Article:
Recently I posted about the plight of butterflies, especially that aerial tiger, the monarch butterfly. I mentioned that I’m trying to certify our backyard as a way station. But while I’m at it, bees also play a vital role in planning a pollinator garden.
You may be aware that bees have been disappearing over the last several decades. And we haven’t known why–that is, until now.
But let’s go back to 1958, when marine biologist Rachel Carson received a copy of a letter her friend, Olga Huckens, had sent to the Boston Herald, describing the aftermath of mosquito spraying in Duxbury, Massachusetts, the previous summer: the wipeout of songbirds, bees and other helpful insects. Ironically, the mosquitos returned in full force. Olga asked Rachel if she knew anybody in Washington, DC, with influence who could halt the spraying.
Out of this came Silent Spring, perhaps the greatest American nature classic since Thoreau’s Walden. It would catch the eye of the youthful president, John Kennedy, who would meet Rachel Carson with his team of advisors. Ultimately, her book would lead to the banning of DDT.
Unfortunately, other countries didn’t join the ban and its use continues abroad. But now there are new, perhaps even more devastating pesticides at work called neonics, sprayed on hundreds of crops you and I eat. Seeds get coated with these pesticides, infesting both soil and pollen, killing off bees, butterflies, and other insect friends.
The good news is that in 2013, the European Union enforced its newly imposed two year ban on some of the leading neontics.
The bad news is that in America, the EPA has been dragging its feet, despite President Obama’s directive to prioritize its review of neonics.
Let me expand on the fallout of neonics, since they threaten not only our insect friends, but you and me.
When you resort to neonics, not only do you kill off bees, for example, but you impair their immune system, making them vulnerable to disease.
But it doesn’t stop there. Neonics linger in the soil, water and plants for many years. As such, they threaten whole ecological systems that include earthworms, amphibians (under severe threat), and birds.
Neonics, according to the European Food Safery Authority, “may affect the developing nervous system” of children.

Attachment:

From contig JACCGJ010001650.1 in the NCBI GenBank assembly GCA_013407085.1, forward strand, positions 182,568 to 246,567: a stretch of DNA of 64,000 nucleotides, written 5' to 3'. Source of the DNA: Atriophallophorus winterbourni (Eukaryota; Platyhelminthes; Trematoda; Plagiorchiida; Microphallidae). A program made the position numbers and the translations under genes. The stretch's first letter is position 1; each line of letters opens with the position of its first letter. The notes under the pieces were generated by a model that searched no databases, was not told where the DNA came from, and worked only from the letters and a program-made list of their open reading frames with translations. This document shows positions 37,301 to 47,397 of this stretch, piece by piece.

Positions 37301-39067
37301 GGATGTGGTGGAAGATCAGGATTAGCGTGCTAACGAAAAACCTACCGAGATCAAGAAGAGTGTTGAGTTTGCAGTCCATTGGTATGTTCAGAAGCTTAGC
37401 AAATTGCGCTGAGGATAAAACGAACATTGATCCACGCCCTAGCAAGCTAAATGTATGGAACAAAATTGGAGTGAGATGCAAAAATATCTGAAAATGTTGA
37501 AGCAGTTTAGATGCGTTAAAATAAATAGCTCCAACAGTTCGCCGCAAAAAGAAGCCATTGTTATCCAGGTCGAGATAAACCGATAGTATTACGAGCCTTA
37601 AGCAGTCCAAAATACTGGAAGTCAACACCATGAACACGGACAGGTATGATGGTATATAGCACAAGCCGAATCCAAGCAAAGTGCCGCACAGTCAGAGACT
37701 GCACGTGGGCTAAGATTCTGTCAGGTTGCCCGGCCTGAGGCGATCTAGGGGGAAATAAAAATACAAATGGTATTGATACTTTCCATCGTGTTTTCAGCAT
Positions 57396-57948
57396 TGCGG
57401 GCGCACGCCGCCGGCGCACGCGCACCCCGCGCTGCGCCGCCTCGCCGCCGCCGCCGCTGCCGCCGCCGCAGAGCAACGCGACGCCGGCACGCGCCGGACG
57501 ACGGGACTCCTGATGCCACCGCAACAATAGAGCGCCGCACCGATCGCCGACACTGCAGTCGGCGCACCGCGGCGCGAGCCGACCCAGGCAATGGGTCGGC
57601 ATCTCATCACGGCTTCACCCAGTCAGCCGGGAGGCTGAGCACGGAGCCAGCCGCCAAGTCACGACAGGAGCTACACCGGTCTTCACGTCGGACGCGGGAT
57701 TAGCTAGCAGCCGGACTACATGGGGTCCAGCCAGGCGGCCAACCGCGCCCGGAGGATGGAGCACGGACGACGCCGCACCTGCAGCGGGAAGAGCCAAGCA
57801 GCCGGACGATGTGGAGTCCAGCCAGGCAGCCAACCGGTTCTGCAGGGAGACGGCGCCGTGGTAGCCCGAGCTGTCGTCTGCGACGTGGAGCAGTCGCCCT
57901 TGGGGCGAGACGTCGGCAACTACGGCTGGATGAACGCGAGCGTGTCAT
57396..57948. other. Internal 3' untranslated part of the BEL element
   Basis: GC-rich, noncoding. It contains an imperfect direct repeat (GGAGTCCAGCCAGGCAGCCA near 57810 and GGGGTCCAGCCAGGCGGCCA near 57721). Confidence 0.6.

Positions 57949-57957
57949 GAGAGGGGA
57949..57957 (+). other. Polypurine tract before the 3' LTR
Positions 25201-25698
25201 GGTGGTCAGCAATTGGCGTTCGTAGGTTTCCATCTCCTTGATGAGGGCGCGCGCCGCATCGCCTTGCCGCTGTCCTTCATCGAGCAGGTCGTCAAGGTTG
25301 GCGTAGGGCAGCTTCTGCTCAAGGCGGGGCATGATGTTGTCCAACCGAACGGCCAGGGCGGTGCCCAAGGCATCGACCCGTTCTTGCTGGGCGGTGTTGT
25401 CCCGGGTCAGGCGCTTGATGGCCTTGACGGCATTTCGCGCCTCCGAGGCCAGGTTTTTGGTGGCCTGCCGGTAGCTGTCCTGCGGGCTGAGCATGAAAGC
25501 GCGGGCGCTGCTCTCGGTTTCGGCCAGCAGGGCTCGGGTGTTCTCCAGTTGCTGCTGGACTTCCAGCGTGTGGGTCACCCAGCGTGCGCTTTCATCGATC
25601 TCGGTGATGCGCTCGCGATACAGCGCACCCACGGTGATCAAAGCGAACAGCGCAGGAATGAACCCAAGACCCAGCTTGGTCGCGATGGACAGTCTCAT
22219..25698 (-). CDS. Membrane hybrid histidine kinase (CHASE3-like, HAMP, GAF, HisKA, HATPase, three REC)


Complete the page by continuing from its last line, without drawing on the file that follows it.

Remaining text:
What may surprise you is that you may be harboring neonics in your own yard when you purchase plants at box stores like Lowes and Home Depot, According to a study launched by Friends of the Earth, on whom I’ve drawn for some of my information, “many of the so-called ‘bee friendly’ plants we grow in our gardens have been pre-treated with bee-toxic neonics at doses up to 220 times higher than those used on farms.”
Unfortunately, we’re facing an uphill fight, with giant petrochemical and seed corporations like Monsanto, Syngenta and Bayer devoting huge sums to divert attention and pedal influence.
The EPA, for example, recently gave the green light to Bayer, based on a study primarily funded by the corporation!
I haven’t even talked about the exponential use of GMO’s used massively in soy and corn production with their built-in resistance to powerful herbicides, thus allowing for their use.
There’s so much more I’d like to say, but let me end with some sobering facts regard lhoney bees:
Pollinators are essential for our crops. Honey bees (Apis mellifera) are the grand masters, one hive of 50,000 bees capable of cross-pollinating twenty-five million flowers in a single day! No other insect comes close.
Now think about what you maybe had for breakfast: cereal, fruit juice, toast? Maybe you had almonds or berries topping your granola. Hey, honey bees made that possible.
For supper, cukes, zukes, squash?
Or how about that cream in your coffee from clover-foraging cows?
Or maybe your beef?
Bees helped put these foods on your table!
In nature at large, some 250,000 known plant species exist. Of these, three quarters rely on pollinators to reproduce.
Bottom line is that more than 100 crops comprising 90% of our global food supply rely on bees for pollination.
You get where I’m going with this. No bees, no food, unless you like eating bark.
Now I hate to tell you this, but our bee population has declined as much as 70% just in the last several decades. Given the stress imposed on bee colonies by neonics and GMO’s, we may have reached the tipping point.
While other factors weigh in like electromagnetic radiation–think cell phones—and climate change that encourages pathogens, organic bee colonies aren’t experiencing these huge losses in bees or collapsing colonies. In short, pesticides appear to be the villains.
Rachel Carson not only warned us 45 years ago of a world in which there would be no birds to serenade spring, but of a world in which “there was no pollination and there would be no fruit.”
What can you do?
Beautify your landscape with bee friendly indigenous, organic plants using organic starts or untreated seeds.
Shun products with neonicotinoids. Read labels carefully.
At your grocery and garden centers, opt for organics plants and produce.
Together, each of us doing what we can, we may be able to avert beemeggedon and a fruitless fall.